Chilean Poet Nicanor Parra Wins the Cervantes Prize

Chilean poet Nicanor Parra won the Cervantes Prize. El Pais has a write up.

El poeta chileno Nicanor Parra, de 97 años, ha ganado el Premio Cervantes 2011. Es el escritor más veterano en recibir esta distinción. La ministra de Cultura, Ángeles González-Sinde, ha anunciado en la sede del ministerio el fallo del galardón más importante de las letras hispanas, dotado con 125.000 euros. Parra (San Fabián de Alico, Chile, 1914), creador de la corriente llamada antipoesía, es hermano de la célebre cantautora Violeta Parra, fallecida en 1967. Académico chileno, matemático y físico, había sonado para el Cervantes varias veces en los últimos años. Precisamente, el próximo número de Babelia, que se publica este sábado, lleva en su portada un perfil de Parra escrito por Leila Guerriero. En él afirma el autor: “Siempre he pescado cosas que andaban en el aire”.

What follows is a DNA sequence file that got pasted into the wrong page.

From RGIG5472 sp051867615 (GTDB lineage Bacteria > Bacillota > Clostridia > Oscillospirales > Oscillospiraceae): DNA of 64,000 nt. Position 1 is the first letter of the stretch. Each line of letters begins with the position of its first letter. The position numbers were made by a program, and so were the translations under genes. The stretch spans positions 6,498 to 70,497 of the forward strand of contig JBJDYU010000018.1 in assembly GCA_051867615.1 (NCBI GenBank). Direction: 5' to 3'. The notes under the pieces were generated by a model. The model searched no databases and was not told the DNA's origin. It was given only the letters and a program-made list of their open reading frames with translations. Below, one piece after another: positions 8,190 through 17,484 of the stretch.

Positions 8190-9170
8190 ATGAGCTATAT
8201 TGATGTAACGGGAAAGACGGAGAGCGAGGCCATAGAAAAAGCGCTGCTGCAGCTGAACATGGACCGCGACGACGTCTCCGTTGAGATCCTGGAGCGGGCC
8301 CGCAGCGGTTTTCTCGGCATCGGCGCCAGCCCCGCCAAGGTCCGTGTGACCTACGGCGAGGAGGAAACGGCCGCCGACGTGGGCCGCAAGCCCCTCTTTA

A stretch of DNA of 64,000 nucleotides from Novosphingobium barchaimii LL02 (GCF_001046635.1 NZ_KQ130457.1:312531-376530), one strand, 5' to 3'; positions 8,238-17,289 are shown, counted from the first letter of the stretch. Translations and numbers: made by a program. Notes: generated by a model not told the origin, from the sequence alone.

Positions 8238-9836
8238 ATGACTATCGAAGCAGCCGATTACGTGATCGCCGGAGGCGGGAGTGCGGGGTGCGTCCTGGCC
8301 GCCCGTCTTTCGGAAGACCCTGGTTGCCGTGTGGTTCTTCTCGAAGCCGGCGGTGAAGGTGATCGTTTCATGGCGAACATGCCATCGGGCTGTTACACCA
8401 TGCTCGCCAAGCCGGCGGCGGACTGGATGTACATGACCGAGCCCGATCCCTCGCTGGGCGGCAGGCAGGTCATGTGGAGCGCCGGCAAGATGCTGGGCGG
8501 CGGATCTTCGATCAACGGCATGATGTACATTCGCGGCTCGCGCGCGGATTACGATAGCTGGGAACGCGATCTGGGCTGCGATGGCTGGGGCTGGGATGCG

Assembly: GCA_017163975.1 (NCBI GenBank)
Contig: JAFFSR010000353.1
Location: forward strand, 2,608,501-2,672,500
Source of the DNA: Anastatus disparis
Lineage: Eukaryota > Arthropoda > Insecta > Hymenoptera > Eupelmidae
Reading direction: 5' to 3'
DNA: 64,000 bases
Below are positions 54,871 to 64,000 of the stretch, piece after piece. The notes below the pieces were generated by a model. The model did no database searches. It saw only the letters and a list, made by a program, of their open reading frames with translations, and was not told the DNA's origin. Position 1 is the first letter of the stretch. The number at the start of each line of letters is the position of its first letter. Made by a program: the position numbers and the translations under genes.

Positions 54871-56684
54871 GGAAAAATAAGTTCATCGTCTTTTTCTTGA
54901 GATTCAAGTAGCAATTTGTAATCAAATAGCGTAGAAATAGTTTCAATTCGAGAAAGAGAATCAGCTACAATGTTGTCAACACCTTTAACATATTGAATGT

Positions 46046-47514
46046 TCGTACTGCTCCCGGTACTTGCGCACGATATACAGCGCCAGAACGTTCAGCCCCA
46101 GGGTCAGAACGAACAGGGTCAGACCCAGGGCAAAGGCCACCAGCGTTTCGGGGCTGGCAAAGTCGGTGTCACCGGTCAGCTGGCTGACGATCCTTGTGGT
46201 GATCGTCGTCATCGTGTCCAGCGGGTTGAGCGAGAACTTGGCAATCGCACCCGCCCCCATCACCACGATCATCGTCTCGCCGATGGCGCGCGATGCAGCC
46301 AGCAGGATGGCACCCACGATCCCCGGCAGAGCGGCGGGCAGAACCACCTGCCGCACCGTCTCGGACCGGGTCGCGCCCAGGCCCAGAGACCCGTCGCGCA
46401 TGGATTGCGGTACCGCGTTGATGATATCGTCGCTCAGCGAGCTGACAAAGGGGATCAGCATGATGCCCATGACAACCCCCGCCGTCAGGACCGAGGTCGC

[…]

Parra ha ejercido enorme influencia, entre otros, en el fallecido novelista Roberto Bolaño, quien le consideraba a la altura de Jorge Luis Borges y César Vallejo. “Escribe como si al día siguiente fuera a ser electrocutado”, dijo de él. Bolaño afirmó también que, “el que sea valiente, que siga a Parra”. El chileno representa la adaptación a la lengua española de lo que el crítico Julio Ortega llamó “el dialoguismo civil de la moderna poesía inglesa”, más cercana al lenguaje hablado y de la conversación que la elevación lírica y a veces épica de su compatriota Neruda.